“Not only did we suffer financially when our direct debits bounced, or we had to take loans to survive or go into overdrafts and be penalised for it, we also suffered with anxiety and stress from a lack of certainty about our futures.”

The statement described the company’s failure to pay rent, utilities, and suppliers as revealing a “level of premeditated calculation”.

“On behalf of the biggest human stakeholders in this entire process and those who continue to occupy the Talbot St store, we ask for justice. We ask for justice for the ordinary workers who have been the victims of a most sinister and devious series of events,” said Grimes.

‘Scurrilous’ letter

The court also heard details of a letter sent by Metron Stores to Iceland UK on Friday containing claims which were strenuously denied by the latter.

Barrister for Metron Stores, Gary McCarthy, claimed Iceland UK had “swept away” funds before the transfer of ownership in February. 

He added that Metron Stores could issue legal proceedings if the claims were not addressed. 

Shelly Horan, barrister for Iceland UK, said the nine-page letter of “scurrilous” allegations could only have been drafted to “damage the reputation” of the original parent company.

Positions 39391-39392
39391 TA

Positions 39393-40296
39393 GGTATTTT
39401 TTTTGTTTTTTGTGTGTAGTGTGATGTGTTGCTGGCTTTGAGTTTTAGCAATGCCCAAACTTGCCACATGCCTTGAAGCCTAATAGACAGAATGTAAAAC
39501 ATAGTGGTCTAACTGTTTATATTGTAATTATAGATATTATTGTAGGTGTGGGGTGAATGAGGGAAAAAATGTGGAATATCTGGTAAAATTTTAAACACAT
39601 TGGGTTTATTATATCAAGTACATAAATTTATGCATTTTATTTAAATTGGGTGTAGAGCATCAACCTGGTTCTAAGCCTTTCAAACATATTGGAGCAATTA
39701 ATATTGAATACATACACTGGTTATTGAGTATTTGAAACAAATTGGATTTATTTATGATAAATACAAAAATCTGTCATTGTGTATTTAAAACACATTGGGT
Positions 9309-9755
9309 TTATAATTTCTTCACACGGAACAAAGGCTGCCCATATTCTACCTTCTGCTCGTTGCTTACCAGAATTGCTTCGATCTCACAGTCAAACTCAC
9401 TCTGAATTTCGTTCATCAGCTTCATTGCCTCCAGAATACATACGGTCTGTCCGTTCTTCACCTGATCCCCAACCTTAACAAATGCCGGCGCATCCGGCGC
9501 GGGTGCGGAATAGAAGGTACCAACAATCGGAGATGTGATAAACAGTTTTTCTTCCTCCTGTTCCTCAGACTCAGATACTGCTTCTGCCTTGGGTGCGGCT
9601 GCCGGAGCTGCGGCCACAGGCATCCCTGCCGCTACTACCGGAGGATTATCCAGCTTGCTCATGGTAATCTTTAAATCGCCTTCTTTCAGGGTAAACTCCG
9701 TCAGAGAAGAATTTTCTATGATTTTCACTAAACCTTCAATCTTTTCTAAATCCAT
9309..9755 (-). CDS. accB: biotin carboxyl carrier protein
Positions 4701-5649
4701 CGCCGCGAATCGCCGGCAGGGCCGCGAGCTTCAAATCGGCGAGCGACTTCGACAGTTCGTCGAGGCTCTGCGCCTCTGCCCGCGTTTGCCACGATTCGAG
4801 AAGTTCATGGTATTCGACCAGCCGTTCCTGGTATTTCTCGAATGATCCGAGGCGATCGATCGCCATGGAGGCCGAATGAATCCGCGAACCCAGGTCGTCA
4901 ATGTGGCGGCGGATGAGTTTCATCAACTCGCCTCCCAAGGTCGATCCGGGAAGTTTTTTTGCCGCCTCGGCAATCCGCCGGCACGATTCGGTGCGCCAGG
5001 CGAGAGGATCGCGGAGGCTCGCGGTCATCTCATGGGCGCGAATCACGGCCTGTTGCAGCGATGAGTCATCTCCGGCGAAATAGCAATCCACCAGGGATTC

She said the claims were made despite the examiner having been in situ for 70 days, adding that the claims made by Metron Stores were “reckless and wrong” and strongly denied by Iceland UK.

Addressing the counter claims, the examiner’s legal representative, Brady, said that it struck the examiner as sensible that if he could hear from both Metron and Iceland UK on the dispute, he could then provide his views on the matter.

Mr Justice Quinn said he would not comment on the issue and added that it was important that the examiner be kept appraised of correspondence between the interested parties to the case.

He added that it was important for the examiner to be made aware of matters which may affect the “availability of assets or non-availability of assets” for the company and its creditors and staff.

Ballincollig store

The court heard claims that Metron Stores had failed to pay rent for August on one of its stores in Ballincollig, Cork.

Barrister Fred Gilligan, speaking on behalf of the landlord, said it also appeared Metron Stores had “fallen out” with electricity provider Pinergy.

He said this meant there was a concern that the store’s freezers and fridges remaining on the premises could cause damage to the building if the situation isn’t rectified.

Gilligan said there was no issue with surrendering the lease on the building once the rent for August was paid by Metron Stores.

Staff from Iceland’s Dublin stores said they were “disappointed” with the decision to extend the examinership period.

“Workers who have already been left on temporary lay-off now have to deal with another month of uncertainty before seeing relief,” one worker told The Journal.

The examiner will advertise creditors meetings over the coming weeks before the case returns on 27 September.

Additional reporting by Steven Fox